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Pilot Flying J CEO: will apologize 'face to face' with customers, cease manual fuel billing process

Pilot Flying J CEO Jimmy Haslam has said he will apologize to fuel customers and that some fuel sales staff are being put on administrative leave.

The Trucker Staff


Pilot Flying J CEO Jimmy Haslam today in a public statement said he will apologize “face to face” with customers who have been outraged and hurt by growing revelations of how the nation’s largest truck stop operator has allegedly defrauded trucking companies out of millions of dollars worth of fuel rebates owed to them.

Haslam made the comment in a departure from a scripted speech he made today apparently in response to aggrieved customers’ comments that appeared in The Tennessean newspaper in Nashville.

Haslam mentioned Titan Transfer Inc. owner and former American Trucking Associations Chairman Tommy Hodges by name, saying “for someone we know and respect,” Hodges’ comments in print “were especially painful to read.”(Click here for the full story on comments.)

Haslam admitted the company's credibility had taken a direct hit. "I, more than anybody, understand the damage that's been done to our reputation, our brand and our relationships in the trucking community," Haslam said. "Eight days ago I think we had the best relationships, the best trust in the trucking industry. And we now have the worst. I understand that, I accept responsibility for it."

Privately held Pilot Flying J posted $29 billion in revenues in 2012.

In his prepared comments Haslam outlined five steps Pilot Flying J is taking in response to the federal investigation into the truck stop chain, stressing, “This is how seriously we are taking this.”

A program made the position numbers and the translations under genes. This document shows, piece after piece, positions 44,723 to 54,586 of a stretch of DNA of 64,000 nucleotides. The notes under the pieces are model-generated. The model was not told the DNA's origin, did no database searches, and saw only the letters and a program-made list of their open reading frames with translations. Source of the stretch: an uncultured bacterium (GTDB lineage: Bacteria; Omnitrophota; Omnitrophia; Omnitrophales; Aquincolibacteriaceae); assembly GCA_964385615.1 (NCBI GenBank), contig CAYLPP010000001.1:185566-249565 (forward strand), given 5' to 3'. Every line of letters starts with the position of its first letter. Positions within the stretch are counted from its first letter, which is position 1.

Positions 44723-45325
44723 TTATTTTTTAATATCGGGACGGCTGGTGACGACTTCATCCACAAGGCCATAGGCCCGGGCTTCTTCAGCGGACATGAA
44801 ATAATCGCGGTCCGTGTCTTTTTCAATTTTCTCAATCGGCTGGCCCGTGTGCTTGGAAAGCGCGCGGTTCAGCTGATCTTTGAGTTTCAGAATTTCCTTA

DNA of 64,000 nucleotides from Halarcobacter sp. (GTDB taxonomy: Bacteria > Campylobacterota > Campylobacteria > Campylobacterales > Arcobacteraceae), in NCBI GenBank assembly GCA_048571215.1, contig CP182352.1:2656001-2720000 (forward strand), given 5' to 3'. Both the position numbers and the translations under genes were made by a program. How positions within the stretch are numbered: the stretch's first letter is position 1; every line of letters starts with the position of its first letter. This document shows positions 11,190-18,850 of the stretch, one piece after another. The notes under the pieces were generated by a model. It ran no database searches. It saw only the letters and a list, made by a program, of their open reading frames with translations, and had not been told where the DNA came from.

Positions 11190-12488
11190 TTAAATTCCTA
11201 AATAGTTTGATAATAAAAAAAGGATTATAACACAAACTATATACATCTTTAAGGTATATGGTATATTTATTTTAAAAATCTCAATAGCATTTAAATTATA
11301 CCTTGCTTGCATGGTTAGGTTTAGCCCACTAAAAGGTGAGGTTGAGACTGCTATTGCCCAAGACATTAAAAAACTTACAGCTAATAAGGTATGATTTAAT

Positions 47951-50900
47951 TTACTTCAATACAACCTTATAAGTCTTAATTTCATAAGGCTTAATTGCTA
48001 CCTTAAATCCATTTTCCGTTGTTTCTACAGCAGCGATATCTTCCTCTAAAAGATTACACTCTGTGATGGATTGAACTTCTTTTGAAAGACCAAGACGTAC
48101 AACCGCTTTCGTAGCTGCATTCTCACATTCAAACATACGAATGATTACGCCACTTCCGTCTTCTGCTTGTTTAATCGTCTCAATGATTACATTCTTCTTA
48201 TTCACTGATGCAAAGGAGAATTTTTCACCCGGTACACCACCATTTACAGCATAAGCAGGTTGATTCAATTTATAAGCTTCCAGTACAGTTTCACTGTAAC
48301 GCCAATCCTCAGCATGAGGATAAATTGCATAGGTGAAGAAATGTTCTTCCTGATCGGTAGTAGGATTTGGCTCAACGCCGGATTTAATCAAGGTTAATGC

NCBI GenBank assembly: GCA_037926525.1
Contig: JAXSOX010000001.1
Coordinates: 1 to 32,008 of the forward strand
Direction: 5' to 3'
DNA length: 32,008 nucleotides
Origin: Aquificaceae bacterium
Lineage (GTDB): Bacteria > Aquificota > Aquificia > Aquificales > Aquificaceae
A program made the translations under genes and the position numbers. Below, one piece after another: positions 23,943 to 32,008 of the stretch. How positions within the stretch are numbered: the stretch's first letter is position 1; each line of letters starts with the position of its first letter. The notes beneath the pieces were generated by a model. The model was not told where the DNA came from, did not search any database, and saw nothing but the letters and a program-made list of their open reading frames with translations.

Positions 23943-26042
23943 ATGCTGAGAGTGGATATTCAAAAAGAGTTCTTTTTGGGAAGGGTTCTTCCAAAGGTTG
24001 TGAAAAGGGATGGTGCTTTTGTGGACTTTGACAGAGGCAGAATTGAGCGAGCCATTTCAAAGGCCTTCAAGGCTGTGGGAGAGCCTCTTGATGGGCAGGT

Among the five steps is ceasing to process fuel bills manually and converting them to electronic calculation and payment, “eliminating future risks of any abuse that might be enabled by manual calculation and payment.”

He said the process will “fully eliminate manual processing at Pilot Flying J and place all of our customers on direct bill.” The process is to be completed by June 30.

Haslam said the other steps being taken are placing several members of Pilot Flying J’s diesel fuel sales team on administrative leave “on an interim basis,” which was done Sunday, and creating a staff position of Chief Compliance Officer to report to the company’s general counsel on any similar fuel bill issues which come up in the future. According to unsealed affidavits, members of the sales team allegedly preyed on smaller trucking companies who employees said were “too unsophisticated” to catch the fraud by reducing the amount of rebates they were owed.

Haslam had said Friday that the federal probe is only aimed at a “narrow band” and a “very small percentage” of its customers.

However, he said Monday that as part of its five-step plan Pilot Flying J is bringing in a company field audit team to “review all 3,300 contracts with our trucking company customers, not just the relative few implied in the federal affidavit,” and hiring a “special independent investigator to oversee and validate all of our internal inquiries” related to the investigation.

Haslam declined to name the independent investigator, who he said didn’t want their name mentioned yet, but called the person “someone whose credibility is beyond reproach.”

A Pilot Flying J employee told investigators that Haslam knew about rebate fraud at the truck stop chain his family owns, according to the FBI affidavits.

FBI and IRS agents locked down Pilot Flying J’s headquarters in Knoxville on April 15, a week ago.

Haslam, who owns the Cleveland Browns, has said he would not step down from his role with the Browns during the investigation.

The Trucker staff can be reached to comment on this article at editor@thetrucker.com.

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